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College Basketball

Saunders: NCAA Gets It Wrong — Again



The NCAA’s transfer waiver process is again under scrutiny, and again it’s happening with a player that’s transferred from Pitt.

Last off-season, the national basketball media was abuzz when Pitt and then-head coach Kevin Stallings attempted to block the graduate transfer of Cameron Johnson to North Carolina.

Pitt was generally seen as the bad guy by members of the national media for not letting Johnson go, but Pitt’s persistence eventually led to the NCAA making a wide-based ruling that schools could not block the transfer of a student-athlete that had graduated.

This year, Pitt had no issue allowing point guard Marcus Carr to transfer to Minnesota for his sophomore season; it’s the NCAA that’s preventing him from being eligible to play this season with the Golden Gophers.

On the surface, it’s a cut-and-dried case. Carr played one season at Pitt before transferring. He’s not a graduate transfer. Thus, he should have to sit out a season at Minnesota.

But after several years of a black-and-white stance on this issue, the NCAA has been granting more eligibility waivers over the last few seasons.

Pitt football has been the beneficiary of one such waiver this season, as Indiana transfer Taysir Mack has been been able to play wide receiver for the Panthers this season.

The problem is that it’s never made clear how or why the players that qualify for a waiver end up qualifying. Sometimes, it’s to be closer to home, to be nearer to a sick relative or for an athlete’s own health reasons. Sometimes, it’s just a mystery, as in the case of Mack, where no reason was ever given for his waiver by the NCAA, Pitt or the player.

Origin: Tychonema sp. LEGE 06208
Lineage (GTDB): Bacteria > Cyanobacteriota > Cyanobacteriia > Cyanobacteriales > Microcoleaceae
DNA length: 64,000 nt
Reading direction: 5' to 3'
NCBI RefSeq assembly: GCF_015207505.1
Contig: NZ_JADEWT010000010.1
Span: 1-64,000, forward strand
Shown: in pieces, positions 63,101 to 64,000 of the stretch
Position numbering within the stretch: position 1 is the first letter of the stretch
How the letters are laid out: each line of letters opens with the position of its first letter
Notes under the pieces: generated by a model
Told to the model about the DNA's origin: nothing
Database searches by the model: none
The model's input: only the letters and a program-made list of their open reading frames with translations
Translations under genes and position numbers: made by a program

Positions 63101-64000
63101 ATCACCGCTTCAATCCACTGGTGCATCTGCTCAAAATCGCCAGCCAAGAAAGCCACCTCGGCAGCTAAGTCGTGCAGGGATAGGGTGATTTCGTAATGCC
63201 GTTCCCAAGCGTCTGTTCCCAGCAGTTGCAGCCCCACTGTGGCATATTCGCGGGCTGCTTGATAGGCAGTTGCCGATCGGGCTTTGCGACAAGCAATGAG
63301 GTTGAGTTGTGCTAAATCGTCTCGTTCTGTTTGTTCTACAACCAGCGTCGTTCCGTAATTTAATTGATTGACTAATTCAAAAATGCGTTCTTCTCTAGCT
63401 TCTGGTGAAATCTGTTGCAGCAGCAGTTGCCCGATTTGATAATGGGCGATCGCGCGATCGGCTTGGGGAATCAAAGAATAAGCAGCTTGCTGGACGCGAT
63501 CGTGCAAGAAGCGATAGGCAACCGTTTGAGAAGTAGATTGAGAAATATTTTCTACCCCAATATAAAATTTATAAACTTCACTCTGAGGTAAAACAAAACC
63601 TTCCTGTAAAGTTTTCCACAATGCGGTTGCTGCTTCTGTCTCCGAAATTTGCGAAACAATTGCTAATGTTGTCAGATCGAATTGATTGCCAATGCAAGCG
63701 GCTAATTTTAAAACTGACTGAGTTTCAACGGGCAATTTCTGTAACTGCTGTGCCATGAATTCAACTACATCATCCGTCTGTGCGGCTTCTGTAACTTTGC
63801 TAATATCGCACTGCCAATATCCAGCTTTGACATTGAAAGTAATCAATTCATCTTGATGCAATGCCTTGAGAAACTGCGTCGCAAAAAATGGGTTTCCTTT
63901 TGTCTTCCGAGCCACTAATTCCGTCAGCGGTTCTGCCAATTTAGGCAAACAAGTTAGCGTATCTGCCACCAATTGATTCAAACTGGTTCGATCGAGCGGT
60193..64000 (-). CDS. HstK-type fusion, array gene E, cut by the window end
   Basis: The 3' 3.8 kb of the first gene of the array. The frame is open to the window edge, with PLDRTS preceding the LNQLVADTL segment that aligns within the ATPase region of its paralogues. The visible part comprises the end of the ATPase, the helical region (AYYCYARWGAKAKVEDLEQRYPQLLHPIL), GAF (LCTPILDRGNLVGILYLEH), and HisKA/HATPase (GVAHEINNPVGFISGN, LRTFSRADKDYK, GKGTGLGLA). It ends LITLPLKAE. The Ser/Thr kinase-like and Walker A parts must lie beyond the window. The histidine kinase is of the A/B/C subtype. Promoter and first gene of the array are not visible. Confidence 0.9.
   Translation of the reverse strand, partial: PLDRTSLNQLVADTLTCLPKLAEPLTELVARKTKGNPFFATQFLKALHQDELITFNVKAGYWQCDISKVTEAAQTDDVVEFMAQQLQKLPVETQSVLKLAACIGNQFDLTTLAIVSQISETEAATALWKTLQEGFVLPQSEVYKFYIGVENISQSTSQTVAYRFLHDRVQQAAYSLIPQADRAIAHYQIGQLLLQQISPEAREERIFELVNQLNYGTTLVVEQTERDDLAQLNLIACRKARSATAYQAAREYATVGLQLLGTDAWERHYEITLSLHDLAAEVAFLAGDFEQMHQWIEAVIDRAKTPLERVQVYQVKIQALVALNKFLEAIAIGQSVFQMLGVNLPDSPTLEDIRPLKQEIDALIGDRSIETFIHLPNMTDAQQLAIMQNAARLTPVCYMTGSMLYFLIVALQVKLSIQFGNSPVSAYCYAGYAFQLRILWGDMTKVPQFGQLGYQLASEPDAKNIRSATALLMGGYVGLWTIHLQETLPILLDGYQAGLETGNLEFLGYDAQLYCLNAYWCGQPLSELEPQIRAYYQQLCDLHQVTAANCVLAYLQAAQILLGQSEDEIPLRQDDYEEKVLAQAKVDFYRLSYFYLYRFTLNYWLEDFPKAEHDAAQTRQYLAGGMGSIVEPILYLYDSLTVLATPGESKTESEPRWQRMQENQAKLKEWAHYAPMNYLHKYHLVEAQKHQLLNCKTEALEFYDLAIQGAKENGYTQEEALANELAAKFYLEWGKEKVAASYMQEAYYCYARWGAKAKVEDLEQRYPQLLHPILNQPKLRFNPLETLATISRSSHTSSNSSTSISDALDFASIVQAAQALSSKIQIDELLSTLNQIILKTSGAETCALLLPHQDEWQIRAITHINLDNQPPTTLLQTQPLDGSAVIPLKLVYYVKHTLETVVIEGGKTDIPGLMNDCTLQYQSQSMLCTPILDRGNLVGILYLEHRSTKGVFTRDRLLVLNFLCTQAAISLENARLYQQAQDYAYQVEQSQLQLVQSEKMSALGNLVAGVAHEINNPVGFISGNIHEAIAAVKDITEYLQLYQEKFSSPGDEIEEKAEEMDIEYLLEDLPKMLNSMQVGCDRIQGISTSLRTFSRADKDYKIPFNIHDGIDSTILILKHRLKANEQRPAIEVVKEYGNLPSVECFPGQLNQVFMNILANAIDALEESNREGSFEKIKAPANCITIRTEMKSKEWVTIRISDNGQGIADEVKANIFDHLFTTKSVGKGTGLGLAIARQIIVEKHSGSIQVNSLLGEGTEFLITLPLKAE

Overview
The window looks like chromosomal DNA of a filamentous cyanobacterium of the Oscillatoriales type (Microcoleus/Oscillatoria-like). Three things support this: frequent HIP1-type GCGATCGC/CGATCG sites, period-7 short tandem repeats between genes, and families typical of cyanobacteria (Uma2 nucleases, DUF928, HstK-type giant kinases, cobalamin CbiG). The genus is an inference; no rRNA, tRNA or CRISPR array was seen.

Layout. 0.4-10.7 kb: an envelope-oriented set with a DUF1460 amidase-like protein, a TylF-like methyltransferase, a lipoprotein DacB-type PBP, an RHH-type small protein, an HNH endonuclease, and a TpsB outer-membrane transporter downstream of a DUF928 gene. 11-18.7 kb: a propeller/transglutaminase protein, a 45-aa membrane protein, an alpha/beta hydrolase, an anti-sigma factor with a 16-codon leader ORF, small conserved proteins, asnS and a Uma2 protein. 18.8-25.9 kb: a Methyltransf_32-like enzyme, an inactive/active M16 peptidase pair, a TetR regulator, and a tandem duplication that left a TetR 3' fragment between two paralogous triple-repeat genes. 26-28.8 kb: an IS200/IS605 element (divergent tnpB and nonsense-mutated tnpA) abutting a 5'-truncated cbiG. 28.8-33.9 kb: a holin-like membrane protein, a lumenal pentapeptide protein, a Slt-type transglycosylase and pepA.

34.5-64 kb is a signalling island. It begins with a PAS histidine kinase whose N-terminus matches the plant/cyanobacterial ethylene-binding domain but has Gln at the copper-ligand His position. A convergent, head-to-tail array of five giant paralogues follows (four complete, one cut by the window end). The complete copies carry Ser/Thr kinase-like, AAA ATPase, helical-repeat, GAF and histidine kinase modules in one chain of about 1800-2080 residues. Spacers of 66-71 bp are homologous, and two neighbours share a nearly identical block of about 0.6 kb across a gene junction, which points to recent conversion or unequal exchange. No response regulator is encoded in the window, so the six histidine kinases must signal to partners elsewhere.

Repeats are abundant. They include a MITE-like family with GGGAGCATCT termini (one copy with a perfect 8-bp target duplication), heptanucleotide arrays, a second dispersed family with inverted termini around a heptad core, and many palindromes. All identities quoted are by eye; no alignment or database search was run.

There are privacy concerns, of course, that probably make it impossible for the NCAA or the schools to release such details and there are plenty of incentive for players to not want to, either.

But that leaves other players, left on the outside looking in, like Carr is right now at Minnesota, not knowing or understanding why their application for a waiver has been denied while others’ have been accepted.

That lack of transparency also prevents any fair third-party evaluation of the process. Is there are good reason that someone like Mack was allowed to play this season while someone like Carr will not be? Maybe, but with the curtains drawn, there is no way to know.

Little by little, the NCAA is losing its battle over the amount of control it can place over the freedom of movement of a student athlete. This ought to be the next one to topple. Either players can be eligible immediately when they transfer or they can’t.

No subjective process without transparency can exist, because no one trusts the NCAA to do the right things behind closed doors.

Sandy Schall, Coldwell Banker
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